Biofuels and compostable plastics: The future or just a bunch of cornstalks?
As oil prices rise, the search for petroleum alternatives intensifies. Some companies are betting big on biomass. Think ethanol made from corn stalks or prairie grass. Or the corn-based plastic known as “PLA.”
But David Fridley, staff scientist at the Lawrence Berkeley Lab and Post Carbon Institute fellow, is a skeptic. Here’s an excerpt from my recent interview with Fridley for a story on oil alternatives in laundry detergent:
Gardner: What’s the biggest challenge in moving away from petroleum-based fuels and chemicals to bio-based alternatives?
Fridley: Let’s start with the issue of scale. The size of the world plastics market today, and this is just plastics, not all the other products we make with petrochemicals, is about 220 million tons.
For bioplastics, we now have a global capacity to produce about 300,000 tons so to even make a substantial dent in our current use of petroleum and natural gas for plastics production, we’d have to enormously increase our investment in manufacturing facilities. But more important, we’d have to enormously increase the availability of biomass raw materials to use as the feedstock. And that is a true limiting factor on the scalability for alternatives to petrochemicals.
Gardner: Why is that a limiting factor? We don’t have enough land?
Fridley: That’s part of it. There are trade-offs involved in everything. Let’s take an example for existing crops in the U.S. The most widely planted crop in the United States is corn. It takes up about 25 percent of all the planted acres in the United States. After you harvest corn what you have left over is the residual stalks and leaves. This is what is called corn stover. And that corn stover is the largest volume agricultural residue available in the country. But if we removed, let’s say, half of that corn stover from the fields and we used it as a feed stock in the production of cellulosic ethanol, the output would only replace about a quarter of California’s gasoline consumption. At the same time you’d be removing nutrients from the soil, so you’d have to increase the production of chemical fertilizers to replace the nutrients. You’d also increase soil erosion. You’d reduce the capacity of the soil to hold moisture. So you’d have environmental consequences, yet with very little ability to supplant the scale of the petroleum we’re using today.
In a bio-based economy there are three fundamental inputs. Land, water and nutrients. All of these are in limited supply. The U.S. has no more arable land in 2011 than we did in 1911. So as a bioeconomy grows, the farmers who are in charge of this land, water and nutrients are going to have to make a decision. Are we going to grow bio-energy crops for bio-products and bio-energy or are we going to plant food? And the answer is going to be whichever market bids higher for that resultant product. And as we know given our voracious appetite for energy, the energy market is going to then be setting the price for food because the food market will have to be priced at the level of energy to bid away the land, water and nutrients for food supply. For me, this is extremely poor public policy.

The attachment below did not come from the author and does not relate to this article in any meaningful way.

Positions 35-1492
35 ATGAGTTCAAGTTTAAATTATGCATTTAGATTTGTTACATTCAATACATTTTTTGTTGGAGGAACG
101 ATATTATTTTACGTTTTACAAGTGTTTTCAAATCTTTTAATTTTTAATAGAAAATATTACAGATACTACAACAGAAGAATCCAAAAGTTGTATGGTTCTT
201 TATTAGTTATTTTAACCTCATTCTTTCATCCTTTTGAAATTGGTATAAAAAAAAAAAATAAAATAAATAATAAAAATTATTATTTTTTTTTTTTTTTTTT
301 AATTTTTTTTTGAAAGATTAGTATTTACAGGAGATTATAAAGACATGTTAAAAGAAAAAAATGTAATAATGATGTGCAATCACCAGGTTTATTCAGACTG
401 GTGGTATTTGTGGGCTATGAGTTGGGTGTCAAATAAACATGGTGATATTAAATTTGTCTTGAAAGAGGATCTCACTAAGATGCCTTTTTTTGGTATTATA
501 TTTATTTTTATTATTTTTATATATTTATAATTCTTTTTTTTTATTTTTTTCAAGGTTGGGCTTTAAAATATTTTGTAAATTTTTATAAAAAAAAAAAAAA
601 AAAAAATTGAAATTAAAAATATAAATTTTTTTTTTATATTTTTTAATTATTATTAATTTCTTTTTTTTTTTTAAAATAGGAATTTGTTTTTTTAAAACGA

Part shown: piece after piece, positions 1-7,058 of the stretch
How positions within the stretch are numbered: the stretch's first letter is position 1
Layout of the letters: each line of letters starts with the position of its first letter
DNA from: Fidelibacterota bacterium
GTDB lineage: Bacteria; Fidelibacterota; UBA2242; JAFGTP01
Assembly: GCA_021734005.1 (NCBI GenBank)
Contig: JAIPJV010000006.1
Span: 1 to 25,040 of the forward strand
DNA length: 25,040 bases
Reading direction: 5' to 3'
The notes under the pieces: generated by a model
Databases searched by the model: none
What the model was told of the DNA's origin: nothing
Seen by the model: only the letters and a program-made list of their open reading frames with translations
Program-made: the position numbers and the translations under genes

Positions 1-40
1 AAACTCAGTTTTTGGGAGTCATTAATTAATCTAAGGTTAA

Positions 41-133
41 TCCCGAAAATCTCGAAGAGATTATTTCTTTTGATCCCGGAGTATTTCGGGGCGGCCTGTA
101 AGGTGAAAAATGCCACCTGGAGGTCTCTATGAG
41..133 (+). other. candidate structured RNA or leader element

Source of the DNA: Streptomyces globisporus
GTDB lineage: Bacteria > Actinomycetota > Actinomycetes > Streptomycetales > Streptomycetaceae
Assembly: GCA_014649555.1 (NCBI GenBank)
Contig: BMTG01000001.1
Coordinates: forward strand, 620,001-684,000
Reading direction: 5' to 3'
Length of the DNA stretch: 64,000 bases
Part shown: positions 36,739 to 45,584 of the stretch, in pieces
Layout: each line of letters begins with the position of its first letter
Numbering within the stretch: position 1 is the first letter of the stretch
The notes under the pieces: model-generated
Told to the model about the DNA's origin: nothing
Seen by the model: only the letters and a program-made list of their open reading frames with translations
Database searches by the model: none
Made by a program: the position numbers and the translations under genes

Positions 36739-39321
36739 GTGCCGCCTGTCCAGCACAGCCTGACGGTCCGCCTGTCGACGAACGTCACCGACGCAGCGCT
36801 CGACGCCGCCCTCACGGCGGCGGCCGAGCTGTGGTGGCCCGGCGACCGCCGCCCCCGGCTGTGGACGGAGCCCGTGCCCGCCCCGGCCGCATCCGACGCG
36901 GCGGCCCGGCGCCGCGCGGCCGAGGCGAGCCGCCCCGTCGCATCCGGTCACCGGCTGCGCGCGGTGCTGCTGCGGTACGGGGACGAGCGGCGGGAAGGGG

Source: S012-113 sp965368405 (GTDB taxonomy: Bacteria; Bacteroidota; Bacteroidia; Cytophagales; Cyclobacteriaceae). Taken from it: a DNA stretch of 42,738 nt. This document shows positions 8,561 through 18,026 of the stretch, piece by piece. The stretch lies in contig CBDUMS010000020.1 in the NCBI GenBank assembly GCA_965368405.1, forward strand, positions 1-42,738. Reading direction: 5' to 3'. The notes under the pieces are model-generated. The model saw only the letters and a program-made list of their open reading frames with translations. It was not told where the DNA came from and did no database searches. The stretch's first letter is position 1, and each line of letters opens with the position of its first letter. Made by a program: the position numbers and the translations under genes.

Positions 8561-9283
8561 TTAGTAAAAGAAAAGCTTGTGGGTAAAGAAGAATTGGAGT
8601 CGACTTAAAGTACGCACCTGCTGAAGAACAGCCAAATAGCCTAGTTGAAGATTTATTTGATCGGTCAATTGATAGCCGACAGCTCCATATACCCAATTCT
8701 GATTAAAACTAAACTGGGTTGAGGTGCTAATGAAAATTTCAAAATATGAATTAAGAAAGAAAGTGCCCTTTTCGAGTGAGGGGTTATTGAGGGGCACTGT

Gardner: What about using algae instead of food crops and crop waste? Might that be a better alternative, environmentally?
Fridley: Algae’s very interesting. The main problem is that you can’t let algae be. You can’t just toss some algae in a pond and come back later and harvest the scum off and make it into fuel. If you’re serious about making fuel out of algae, you have to manage it. And if you’re going it in scale, you have to have open ponds. And if you’re going to have open ponds, you’re going to have to control their temperatures. And if you want them to grow optimally for big production you’re going to have to provide them food and concentrated CO2 and you have to keep the water moving and you have to strain that algae out of the water. And moving water is extremely energy-intensive. So once you’ve gone through this entire process of growing, processing, harvesting and straining algae, you’re actually consuming more energy than you are actually getting out of the algae itself.
Gardner: So where do you see this bio-based movement going?
Fridley: All of these products, such as biomass ethanol or biodegradable plastics or algae-based diesel, likely have niche applications in our future and we’re going to have to use them. For example, I think farm machinery will very likely need to look at biomass produced on the farms themselves as their fuel source. But to suggest that biomass alone, or any combination of biomass products could supplant the scale of usage of petroleum that we have today I think is extremely naÃ¯ve.
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